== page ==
What Happens When Teacher Recommendations Are Late?

I am starting to panic because my applications are all due this weekend and none of my teachers have sent recommendation letters. Most of my colleges require one or two, but I asked THREE teachers to write them because I know some teachers flake. And yet none of these three have submitted anything yet. Do I start nagging them or are teachers known to submit rec letters at the last minute? What will colleges think if these are late?

The vast majority of admission officers expect the student's portion of the application to arrive by the deadline but will allow some wiggle-room for the other components, including teacher recommendations, to show up a bit later. (And even officials at those few colleges where everything must be in by the due date will usually look the other way when teachers are tardy, although they don't advertise it.)

Yet, with your deadlines looming, it's still a good idea to "nag" your teachers now. You can do it nicely by simply asking if they've sent their references already rather than complaining that they haven't! (If you know through Naviance or some other college-document program used by your high school that the references have not been submitted, then that information is probably accurate. But if you're looking on college portals, there's a solid chance that the references did arrive but the college folks haven't posted this yet. It can often take admission staff a week or more to update their portals when new information comes in.)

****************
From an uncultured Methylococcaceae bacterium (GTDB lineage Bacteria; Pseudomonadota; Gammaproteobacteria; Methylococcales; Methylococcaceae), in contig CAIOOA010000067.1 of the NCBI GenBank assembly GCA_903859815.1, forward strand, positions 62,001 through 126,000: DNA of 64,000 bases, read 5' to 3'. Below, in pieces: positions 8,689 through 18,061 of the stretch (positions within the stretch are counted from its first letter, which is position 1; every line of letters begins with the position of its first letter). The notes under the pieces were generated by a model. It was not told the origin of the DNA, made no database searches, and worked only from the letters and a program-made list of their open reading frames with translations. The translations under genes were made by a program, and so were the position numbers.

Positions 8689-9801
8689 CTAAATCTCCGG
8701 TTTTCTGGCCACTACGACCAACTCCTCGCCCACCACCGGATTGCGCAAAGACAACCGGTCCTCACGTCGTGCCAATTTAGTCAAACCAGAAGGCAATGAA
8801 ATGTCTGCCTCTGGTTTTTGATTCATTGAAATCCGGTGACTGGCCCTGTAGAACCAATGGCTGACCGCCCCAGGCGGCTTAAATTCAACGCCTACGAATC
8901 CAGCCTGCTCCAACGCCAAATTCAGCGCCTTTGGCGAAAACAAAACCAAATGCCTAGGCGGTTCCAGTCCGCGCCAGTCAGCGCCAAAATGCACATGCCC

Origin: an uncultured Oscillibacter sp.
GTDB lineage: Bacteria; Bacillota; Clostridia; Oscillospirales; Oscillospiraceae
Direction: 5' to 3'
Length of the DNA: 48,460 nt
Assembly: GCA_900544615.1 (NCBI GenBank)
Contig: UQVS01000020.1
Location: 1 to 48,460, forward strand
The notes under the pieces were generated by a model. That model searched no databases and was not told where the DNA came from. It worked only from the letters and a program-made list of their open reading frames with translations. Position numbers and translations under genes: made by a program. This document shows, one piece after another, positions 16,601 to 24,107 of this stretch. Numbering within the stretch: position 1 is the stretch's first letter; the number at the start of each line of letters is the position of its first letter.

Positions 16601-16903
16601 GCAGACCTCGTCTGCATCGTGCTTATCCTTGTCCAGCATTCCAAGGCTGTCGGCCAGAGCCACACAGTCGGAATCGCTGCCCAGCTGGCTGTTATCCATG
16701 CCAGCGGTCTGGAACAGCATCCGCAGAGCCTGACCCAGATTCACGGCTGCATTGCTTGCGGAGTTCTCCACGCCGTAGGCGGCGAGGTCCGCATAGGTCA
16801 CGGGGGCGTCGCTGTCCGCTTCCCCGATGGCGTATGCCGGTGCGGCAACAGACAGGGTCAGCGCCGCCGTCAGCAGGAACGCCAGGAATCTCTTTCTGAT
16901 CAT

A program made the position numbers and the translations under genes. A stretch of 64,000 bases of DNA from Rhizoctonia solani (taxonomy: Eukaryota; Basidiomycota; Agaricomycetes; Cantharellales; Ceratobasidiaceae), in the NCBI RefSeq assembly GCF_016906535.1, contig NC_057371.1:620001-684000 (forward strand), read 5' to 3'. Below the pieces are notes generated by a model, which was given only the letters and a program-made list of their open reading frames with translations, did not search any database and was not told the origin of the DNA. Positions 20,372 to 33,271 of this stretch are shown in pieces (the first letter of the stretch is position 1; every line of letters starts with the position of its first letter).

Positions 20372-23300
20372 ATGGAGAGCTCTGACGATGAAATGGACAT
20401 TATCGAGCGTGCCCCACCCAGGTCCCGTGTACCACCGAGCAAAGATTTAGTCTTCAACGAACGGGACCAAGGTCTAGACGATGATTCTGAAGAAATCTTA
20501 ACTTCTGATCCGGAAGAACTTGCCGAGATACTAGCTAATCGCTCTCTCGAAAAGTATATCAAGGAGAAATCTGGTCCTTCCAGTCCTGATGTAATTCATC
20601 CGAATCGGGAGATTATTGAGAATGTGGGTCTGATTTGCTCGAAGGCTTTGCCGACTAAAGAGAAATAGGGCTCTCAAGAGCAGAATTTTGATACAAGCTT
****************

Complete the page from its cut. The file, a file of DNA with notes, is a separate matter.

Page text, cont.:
It isn't unusual for teachers — much like the teenagers in their classes — to procrastinate until the last minute, and many teachers are swamped with dozens of references to write. So inevitably, they won't finish the final ones until they're right up against the deadline. So there's no need for you to worry quite yet, but do give your teachers a friendly nudge, just to make sure that you don't have anything to worry about in a couple weeks!

About the Ask the Dean Column

Sally Rubenstone is a veteran of the college admissions process and is the co-author of three books covering admissions. She worked as a Smith College admission counselor for 15 years and has also served as an independent college counselor, in addition to working as a senior advisor at College Confidential since 2002. If you'd like to submit a question to The Dean please email us at